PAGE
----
Elephant Corridor in India complete with help from Planckendael

Summary

Planckendael animal park has been instrumental in getting a strip of land in southern India protected to allow elephants to pass from one habitat to another

Saving the Asian elephant

Planckendael animal park in Mechelen has announced the completion of an Elephant Corridor in southern India. The corridor allows elephants to travel safely from one habitat to another through an area that is increasingly turning into farmland.

Planckendael bought a crucial piece of land in order to support the Brahmagiri-Tirunelli Elephant Corridor run by the Asian Nature Conservation Foundation (ANCF). Together with the foundation, the animal park purchased a five-kilometre long, two-kilometre wide corridor to prevent it being used by agricultural interests.

Asian elephants are under constant threat by encroaching agriculture, one of the two main reasons the population is endangered (the other is poaching). As the elephants roaming area is blocked, they become isolated in smaller and smaller areas, not able to reach food sources and weakened by inbreeding.

The corridor is situated between two mountains, and Asian elephants from the surrounding rainforests need to reach the foot of these mountains during the dry season to partake of lush grasses and water sources. The corridor now makes this free passage possible.

Preventing conflicts

“Humans and elephants are competing for the same ground,” said Planckendael zoological director Linda Van Elsacker. “When they run into each other, this is dangerous for both parties. We have solved this problem by offering the farmers a different piece of ground.”

The ANCF has identified more than 100 corridors in India that elephants use and are crucial to their survival. Many of them have been similarly purchased through agreements with local farmers and governments.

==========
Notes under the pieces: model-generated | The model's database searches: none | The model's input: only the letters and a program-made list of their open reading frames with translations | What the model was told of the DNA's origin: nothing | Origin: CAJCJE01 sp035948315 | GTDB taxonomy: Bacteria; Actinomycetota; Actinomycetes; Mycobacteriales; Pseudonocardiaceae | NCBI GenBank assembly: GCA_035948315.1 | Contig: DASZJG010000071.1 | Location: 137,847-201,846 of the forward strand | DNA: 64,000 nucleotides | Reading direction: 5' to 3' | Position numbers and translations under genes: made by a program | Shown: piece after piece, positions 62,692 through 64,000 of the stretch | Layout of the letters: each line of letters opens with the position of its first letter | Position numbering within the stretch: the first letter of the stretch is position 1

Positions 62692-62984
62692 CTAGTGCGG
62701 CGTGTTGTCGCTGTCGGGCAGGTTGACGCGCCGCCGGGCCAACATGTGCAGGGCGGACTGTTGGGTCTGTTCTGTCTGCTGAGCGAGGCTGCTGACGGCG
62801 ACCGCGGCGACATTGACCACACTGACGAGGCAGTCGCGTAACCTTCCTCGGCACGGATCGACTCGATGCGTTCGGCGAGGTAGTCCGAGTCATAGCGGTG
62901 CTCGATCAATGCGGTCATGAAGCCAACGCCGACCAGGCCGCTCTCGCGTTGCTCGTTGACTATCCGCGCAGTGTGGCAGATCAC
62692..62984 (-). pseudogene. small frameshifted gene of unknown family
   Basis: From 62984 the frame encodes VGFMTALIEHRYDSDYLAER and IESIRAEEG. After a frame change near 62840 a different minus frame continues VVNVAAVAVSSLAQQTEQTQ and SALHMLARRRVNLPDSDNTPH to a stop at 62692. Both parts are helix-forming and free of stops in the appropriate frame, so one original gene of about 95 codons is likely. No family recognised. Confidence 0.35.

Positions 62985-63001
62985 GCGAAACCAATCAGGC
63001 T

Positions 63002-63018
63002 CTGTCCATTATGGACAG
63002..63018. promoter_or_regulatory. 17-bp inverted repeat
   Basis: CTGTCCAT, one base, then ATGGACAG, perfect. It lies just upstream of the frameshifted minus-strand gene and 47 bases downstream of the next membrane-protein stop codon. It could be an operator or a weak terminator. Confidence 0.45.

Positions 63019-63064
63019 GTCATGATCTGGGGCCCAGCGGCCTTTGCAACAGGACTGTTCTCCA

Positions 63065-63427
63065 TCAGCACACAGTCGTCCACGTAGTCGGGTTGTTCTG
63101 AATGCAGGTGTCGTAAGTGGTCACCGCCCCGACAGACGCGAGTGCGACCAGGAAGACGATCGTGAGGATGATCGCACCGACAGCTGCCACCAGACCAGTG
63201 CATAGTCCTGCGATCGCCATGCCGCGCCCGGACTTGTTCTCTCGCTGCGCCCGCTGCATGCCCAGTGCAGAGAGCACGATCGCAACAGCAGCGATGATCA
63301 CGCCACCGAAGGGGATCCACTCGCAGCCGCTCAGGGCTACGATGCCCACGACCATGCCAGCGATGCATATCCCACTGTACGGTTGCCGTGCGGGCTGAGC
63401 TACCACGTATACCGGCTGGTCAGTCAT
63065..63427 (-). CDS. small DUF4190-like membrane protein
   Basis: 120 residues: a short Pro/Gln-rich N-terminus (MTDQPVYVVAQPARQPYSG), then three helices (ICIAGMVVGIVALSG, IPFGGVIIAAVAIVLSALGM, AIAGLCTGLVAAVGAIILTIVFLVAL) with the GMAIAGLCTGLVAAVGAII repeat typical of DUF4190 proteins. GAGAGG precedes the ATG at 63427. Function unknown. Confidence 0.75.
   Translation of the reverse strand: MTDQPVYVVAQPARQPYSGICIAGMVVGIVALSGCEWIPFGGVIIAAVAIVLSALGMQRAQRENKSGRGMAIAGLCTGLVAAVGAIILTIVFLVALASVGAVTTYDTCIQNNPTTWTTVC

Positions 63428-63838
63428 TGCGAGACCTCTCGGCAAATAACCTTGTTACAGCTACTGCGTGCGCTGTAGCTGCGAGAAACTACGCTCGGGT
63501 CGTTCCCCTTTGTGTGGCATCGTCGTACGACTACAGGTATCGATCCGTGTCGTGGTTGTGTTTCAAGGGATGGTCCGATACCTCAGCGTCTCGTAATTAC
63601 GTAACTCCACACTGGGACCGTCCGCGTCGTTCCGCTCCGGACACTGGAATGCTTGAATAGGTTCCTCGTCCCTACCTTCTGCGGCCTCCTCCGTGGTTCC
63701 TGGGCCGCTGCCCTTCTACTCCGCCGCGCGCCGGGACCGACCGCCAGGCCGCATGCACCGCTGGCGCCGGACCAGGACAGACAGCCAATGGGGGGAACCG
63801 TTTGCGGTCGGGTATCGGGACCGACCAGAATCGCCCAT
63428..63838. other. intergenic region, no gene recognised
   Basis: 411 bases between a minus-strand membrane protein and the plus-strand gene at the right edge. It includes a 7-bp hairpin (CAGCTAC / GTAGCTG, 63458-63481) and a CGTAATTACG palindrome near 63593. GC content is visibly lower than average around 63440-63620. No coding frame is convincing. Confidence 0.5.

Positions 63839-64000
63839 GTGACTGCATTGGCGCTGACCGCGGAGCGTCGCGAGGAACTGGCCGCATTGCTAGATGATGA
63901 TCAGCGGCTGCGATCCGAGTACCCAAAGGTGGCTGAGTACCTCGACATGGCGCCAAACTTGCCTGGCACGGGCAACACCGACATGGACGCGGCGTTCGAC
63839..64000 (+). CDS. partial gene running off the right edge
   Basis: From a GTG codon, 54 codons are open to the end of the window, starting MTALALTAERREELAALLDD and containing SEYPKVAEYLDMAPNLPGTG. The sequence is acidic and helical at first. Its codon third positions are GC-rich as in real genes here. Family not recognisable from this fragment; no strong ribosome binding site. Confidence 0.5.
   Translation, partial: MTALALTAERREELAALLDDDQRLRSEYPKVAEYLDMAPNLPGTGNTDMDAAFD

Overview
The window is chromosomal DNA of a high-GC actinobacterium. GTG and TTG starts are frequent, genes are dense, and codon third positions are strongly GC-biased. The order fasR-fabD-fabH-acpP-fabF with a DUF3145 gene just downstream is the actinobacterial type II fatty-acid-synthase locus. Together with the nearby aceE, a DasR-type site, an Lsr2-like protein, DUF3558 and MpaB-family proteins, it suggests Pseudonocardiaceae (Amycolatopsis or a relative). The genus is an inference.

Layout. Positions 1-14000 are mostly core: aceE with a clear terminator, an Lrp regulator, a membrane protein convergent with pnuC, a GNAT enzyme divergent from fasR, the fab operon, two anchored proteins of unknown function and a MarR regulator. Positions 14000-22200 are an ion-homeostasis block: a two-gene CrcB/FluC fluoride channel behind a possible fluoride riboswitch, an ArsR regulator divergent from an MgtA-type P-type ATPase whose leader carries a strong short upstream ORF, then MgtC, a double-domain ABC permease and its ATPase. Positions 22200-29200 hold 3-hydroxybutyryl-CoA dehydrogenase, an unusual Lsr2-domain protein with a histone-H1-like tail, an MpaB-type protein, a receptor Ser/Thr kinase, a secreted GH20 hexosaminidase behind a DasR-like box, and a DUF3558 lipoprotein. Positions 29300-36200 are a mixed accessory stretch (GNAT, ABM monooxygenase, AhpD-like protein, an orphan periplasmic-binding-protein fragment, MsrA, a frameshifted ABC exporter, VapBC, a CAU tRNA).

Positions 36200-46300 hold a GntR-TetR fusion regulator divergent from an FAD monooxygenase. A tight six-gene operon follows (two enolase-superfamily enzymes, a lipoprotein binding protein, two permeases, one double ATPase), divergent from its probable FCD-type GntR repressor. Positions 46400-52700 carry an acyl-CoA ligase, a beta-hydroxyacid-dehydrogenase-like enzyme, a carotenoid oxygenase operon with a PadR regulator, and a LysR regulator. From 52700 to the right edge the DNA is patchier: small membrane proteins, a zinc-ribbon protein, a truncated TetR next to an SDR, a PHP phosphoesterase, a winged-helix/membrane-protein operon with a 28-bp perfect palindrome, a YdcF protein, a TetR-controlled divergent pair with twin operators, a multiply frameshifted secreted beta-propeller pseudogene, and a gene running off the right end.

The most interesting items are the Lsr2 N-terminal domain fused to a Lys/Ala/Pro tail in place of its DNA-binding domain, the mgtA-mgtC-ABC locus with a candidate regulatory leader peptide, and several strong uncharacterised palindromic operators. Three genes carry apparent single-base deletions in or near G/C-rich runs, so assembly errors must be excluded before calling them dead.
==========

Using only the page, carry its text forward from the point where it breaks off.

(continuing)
“The support of Planckendael was invaluable in negotiating and purchasing the land” for the Brahmagiri-Tirunelli corridor, said Raman Sukumar of ANCF, “ as well as later in finding a legal framework to transfer the land to the government and get it declared as protected. Now this corridor can no longer be used for anything else.”

Planckendael is home to a family of Asian elephants, including Kai-Mook, the first baby elephant ever born in Belgium. Asian elephants are an endangered species, with some 44,000 making up the population in the Indian subcontinent and South-East Asia.

Photo courtesy Planckendael

Planckendael

Together with Antwerp Zoo, Planckendael is one of Flanders’ two major animal parks. Located in Mechelen, the park was originally established as a refuge for tired and injured animals from the Antwerp Zoo.
History - In 1956, the Royal Society of Animals of Antwerp (KMDA) bought the Planckendael estate, which was built in 1780. The animal park opened four years later.
Expansion - As part of a new €5-million master plan, Planckendael recently introduced a new theme continent (America), updated several animal complexes and grounds and is welcoming entirely new species starting this year.
Sustainable - Every year since 2011, the park has been awarded the Green Key international eco-label for its sustainability efforts. It is one of only nine attractions in Flanders to carry the label.
42

surface area in hectares

810 000

annual visitors in 2012

33

Flemish government KMDA subsidy for 2012-2016 period in millions of euros